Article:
World Health Assembly adopts a historic resolution that addresses violence against women and girls

Photo of Dr Christine Kaseba-Sata, First Lady of Zambia giving a speech at the World Health Assembly
Dr Christine Kaseba-Sata, First Lady of Zambia at the 67th World Health Assembly

20 MAY 2014 – Dr Christine Kaseba-Sata, First Lady of Zambia, addressed delegates at the World Health Assembly and deplored the prevalence of violence against women and girls and the extent to which cases of violence remain hidden and unrecognized. Member States adopted a resolution on “Strengthening the role of the health system in addressing violence, in particular against women and girls, and against children” at the 67th World Health Assembly.

Obstetric fistula: Time to end the tragedy

An Ethiopian woman recovers from life-changing fistula surgery at the Hamlin Fistula Hospital in Addis Ababa, Ethiopia
Lucy Perry/Hamlin Fistula Relief & Aid Fund Australia
An Ethiopian woman recovers from life-changing fistula surgery, Ethiopia

23 May 2014: International Day to End Obstetric Fistula. Obstetric fistula is the result of prolonged, obstructed labour. It leaves women incontinent, ashamed and often isolated from their communities. A debilitating condition affecting approximately 2 million girls across Africa and Asia. There are numerous challenges associated with providing fistula repair services in developing countries, including a dearth of available and motivated surgeons with specialized skills, operating rooms, equipment and funding from local or international donors to support both surgeries and post-operative care. Finding ways of providing services in a more efficient and cost-effective manner is paramount.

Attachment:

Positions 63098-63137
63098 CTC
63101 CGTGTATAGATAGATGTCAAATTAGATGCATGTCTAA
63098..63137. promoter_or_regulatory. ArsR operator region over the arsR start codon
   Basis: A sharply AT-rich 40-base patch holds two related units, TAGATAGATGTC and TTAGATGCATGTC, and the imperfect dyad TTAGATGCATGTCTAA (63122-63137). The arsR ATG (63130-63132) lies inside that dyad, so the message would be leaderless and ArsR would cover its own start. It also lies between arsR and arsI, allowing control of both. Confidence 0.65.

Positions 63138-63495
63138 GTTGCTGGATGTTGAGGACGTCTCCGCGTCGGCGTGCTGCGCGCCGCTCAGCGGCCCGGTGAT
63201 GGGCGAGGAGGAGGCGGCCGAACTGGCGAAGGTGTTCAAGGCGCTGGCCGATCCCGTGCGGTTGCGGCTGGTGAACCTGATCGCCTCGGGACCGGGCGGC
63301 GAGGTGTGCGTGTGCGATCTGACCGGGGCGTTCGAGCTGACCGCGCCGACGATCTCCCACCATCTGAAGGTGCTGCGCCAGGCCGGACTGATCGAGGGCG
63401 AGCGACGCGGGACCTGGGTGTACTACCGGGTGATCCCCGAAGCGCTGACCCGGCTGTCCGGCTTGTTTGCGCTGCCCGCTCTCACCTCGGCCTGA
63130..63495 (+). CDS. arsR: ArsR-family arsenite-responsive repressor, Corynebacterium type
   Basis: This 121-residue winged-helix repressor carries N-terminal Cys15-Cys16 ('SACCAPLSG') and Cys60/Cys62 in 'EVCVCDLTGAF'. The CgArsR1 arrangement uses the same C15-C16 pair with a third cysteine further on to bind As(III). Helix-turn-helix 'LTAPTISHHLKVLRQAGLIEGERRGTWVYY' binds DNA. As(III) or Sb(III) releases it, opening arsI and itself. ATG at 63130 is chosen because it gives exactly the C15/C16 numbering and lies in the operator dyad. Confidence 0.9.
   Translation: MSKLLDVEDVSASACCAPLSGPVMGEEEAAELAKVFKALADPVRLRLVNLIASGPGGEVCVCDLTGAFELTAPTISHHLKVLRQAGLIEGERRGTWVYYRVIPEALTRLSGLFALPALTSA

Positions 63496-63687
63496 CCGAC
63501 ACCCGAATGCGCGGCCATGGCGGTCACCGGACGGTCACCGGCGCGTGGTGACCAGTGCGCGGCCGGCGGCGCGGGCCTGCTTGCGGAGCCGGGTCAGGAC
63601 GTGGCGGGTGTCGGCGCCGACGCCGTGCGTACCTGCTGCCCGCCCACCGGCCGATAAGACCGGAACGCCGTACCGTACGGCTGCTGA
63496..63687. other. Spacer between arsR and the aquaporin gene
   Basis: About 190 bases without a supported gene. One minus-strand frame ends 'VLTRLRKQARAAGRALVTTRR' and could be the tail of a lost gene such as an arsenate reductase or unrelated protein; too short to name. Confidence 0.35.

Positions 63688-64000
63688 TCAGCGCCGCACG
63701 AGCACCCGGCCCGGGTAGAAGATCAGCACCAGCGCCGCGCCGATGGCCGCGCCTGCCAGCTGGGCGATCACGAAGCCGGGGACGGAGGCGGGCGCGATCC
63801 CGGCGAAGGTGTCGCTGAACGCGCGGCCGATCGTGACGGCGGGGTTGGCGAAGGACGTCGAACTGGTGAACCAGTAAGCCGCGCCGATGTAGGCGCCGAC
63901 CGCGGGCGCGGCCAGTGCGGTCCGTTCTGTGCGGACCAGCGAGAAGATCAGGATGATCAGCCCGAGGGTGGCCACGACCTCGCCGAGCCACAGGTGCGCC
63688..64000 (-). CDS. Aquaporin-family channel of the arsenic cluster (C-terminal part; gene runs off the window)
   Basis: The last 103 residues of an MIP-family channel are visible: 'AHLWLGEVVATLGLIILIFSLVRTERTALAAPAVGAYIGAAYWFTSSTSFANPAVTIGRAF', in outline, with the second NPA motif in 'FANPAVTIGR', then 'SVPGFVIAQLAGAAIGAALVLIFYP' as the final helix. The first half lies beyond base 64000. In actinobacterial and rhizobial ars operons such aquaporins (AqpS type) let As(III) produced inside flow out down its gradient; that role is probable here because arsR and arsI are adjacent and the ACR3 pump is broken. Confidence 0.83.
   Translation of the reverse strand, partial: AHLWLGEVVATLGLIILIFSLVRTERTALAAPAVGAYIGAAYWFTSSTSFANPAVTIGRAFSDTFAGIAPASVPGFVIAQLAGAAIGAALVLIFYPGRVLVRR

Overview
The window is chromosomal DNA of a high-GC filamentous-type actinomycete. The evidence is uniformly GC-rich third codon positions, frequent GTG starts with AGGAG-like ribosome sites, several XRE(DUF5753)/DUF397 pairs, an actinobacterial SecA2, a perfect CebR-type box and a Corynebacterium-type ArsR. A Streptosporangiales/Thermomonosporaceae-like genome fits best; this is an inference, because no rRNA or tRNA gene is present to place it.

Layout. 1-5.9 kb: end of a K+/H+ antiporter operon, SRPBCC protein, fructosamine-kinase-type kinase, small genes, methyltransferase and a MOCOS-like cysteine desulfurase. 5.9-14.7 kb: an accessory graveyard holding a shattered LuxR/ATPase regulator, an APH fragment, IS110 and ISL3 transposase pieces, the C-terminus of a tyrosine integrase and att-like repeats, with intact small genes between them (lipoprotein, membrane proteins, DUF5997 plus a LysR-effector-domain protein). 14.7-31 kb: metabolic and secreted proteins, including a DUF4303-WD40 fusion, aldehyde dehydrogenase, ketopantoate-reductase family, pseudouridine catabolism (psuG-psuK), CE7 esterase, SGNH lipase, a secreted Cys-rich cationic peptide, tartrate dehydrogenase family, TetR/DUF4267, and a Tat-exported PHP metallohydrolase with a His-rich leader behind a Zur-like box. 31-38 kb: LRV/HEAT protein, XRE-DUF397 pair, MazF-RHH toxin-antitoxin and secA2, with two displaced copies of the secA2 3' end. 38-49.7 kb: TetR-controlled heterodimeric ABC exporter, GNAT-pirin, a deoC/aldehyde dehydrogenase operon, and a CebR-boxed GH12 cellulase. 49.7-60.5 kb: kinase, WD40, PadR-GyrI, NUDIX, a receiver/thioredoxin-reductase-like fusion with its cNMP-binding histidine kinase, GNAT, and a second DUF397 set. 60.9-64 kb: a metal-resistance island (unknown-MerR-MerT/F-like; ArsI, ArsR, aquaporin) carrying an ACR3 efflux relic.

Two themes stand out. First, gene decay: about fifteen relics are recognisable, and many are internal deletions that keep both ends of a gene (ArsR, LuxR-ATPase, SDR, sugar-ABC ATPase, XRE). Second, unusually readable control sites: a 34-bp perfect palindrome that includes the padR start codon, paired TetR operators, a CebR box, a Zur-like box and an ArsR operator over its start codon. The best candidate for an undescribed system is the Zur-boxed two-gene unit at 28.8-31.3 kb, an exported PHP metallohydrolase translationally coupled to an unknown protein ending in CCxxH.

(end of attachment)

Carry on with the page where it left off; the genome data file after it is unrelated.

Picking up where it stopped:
New Maternal Mortality Estimates report steady progress, more work needed

6 MAY 2014 - New estimates for maternal mortality analysed by a United Nations Interagency group led by WHO show a 45% reduction in maternal deaths, from 523 000 in 1990 to an estimated 289 000 in 2013. Additionally, a new WHO study published in The Lancet Global Health, looks at why these women are dying. More than 1 in 4 maternal deaths are caused by medical conditions such as diabetes, HIV, malaria and obesity, which can all be aggravated by pregnancy. This is similar to the proportion of deaths from severe bleeding—previously cited as the main cause of maternal deaths.

Ensuring human rights in the provision of contraceptive information and services

In order to accelerate progress towards attainment of international development goals and targets in sexual and reproductive health, and in particular to contribute to meeting unmet need for contraceptive information and services, WHO has published guidance for policy-makers, programme managers providers and other stakeholders in the health sector on how to ensure that human rights are respected, protected and fulfilled, while services are scaled up to reduce unmet need for contraception

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30 Sept. to 3 Oct. 2014, Cape Town, South Africa